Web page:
Amazon says it is getting serious about its “get back to the office” policy, now monitoring individual badge swipes into office buildings.
Since May, the company has mandated that employees come to the office at least three days a week. Now, Amazon is keeping a closer eye on the situation to try to get employees to comply with the policy.
According to screenshots of an internal memo obtained by the Puget Sound Business Journal, the company notified employees Thursday it can now produce employee-level “badge reports.”
That means the ins and outs of employee movement can now be tracked by management. The reports go back eight weeks.
This is a change in policy for Amazon. Until this week, reports were generated from an aggregated perspective and didn’t break them down to individual employees.
“This tool gives employees and managers visibility into the days they badged into a corporate building,” Amazon spokesperson Rob Munoz said in an emailed statement to the Puget Sound Business Journal. “The information will help guide conversations as needed between employees and managers about coming into the office with their colleagues.”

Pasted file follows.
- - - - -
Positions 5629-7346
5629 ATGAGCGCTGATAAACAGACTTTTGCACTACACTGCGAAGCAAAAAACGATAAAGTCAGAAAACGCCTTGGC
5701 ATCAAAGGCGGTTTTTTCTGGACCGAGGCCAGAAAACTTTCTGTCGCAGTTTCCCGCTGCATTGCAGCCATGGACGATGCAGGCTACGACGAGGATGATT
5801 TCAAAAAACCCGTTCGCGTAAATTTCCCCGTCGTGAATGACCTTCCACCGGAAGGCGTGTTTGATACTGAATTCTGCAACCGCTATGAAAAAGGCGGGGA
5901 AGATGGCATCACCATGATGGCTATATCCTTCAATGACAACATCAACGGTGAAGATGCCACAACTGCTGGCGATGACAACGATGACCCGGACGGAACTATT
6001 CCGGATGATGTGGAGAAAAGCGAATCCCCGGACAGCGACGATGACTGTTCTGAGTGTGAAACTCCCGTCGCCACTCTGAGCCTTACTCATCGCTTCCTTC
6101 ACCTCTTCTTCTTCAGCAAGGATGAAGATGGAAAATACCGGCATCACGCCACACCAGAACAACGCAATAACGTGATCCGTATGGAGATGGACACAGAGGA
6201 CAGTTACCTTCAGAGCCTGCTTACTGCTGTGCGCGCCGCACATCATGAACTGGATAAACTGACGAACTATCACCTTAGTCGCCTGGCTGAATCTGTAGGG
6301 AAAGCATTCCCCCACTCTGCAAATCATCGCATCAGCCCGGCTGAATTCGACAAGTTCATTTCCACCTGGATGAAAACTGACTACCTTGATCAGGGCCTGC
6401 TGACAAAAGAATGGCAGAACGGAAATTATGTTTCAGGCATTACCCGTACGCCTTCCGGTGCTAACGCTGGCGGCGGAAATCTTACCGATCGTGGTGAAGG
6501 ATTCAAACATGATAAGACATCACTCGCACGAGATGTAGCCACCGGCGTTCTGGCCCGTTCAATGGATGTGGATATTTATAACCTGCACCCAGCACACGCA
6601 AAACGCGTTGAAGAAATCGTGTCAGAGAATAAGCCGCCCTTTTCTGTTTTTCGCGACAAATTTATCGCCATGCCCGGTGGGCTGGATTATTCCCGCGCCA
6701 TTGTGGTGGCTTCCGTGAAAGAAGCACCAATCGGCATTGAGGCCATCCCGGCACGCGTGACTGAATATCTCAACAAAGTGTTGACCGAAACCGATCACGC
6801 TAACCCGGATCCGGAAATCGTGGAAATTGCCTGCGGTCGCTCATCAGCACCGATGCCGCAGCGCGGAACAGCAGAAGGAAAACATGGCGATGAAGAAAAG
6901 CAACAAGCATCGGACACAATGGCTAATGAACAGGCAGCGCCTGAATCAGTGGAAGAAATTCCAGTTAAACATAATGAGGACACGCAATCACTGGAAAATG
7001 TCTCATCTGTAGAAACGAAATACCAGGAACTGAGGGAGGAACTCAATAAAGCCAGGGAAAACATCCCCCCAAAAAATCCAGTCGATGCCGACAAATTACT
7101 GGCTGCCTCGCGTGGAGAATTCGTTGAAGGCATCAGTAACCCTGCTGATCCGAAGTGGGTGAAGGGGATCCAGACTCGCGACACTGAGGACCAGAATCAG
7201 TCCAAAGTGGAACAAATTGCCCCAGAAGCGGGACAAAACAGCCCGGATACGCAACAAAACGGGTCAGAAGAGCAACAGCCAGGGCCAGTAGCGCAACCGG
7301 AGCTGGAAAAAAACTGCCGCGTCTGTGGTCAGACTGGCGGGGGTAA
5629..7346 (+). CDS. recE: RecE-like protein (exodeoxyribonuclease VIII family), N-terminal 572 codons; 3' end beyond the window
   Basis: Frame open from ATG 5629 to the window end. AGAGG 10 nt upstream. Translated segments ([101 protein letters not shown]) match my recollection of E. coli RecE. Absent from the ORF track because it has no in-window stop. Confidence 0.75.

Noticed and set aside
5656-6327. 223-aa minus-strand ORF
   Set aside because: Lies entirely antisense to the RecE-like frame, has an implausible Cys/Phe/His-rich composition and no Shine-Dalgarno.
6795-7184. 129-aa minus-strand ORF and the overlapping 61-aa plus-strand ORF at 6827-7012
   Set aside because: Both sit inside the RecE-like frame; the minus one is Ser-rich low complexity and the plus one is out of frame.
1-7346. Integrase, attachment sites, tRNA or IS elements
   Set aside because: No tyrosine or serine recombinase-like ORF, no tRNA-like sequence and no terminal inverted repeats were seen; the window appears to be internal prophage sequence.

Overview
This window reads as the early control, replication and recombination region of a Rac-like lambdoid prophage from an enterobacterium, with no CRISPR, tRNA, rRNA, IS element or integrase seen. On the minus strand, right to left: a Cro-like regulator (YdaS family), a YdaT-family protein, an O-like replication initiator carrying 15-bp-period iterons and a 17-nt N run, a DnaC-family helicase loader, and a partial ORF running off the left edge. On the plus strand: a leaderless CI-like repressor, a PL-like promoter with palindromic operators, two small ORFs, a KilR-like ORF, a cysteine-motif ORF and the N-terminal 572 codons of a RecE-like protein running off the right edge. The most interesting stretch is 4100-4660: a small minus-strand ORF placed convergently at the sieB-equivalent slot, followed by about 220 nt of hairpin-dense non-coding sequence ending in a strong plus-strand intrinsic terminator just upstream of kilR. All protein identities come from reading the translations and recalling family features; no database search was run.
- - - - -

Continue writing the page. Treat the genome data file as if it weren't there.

Amazon’s return-to-office policy has faced pushback from employees. There have been protests and walkouts.
During a pre-recorded internal Q&A session in August, Amazon CEO Andy Jassy told employees it was “past the time to disagree and commit” to the policy that requires corporate employees to be in the office three days a week. Jassy added it wasn’t right for some employees to be in the office three days a week while others refuse to do so.
The phrase “disagree and commit” is one of Amazon’s leadership principles and was used often by the company’s founder and current executive chairman, Jeff Bezos.
As far as the move towards monitoring individual badge swiping, the company did not respond to requests for comment.
Amazon has roughly 55,000 employees based in the downtown Seattle area, according to public records obtained from the city of Seattle by the Puget Sound Business Journal.
Contributing: The Associated Press
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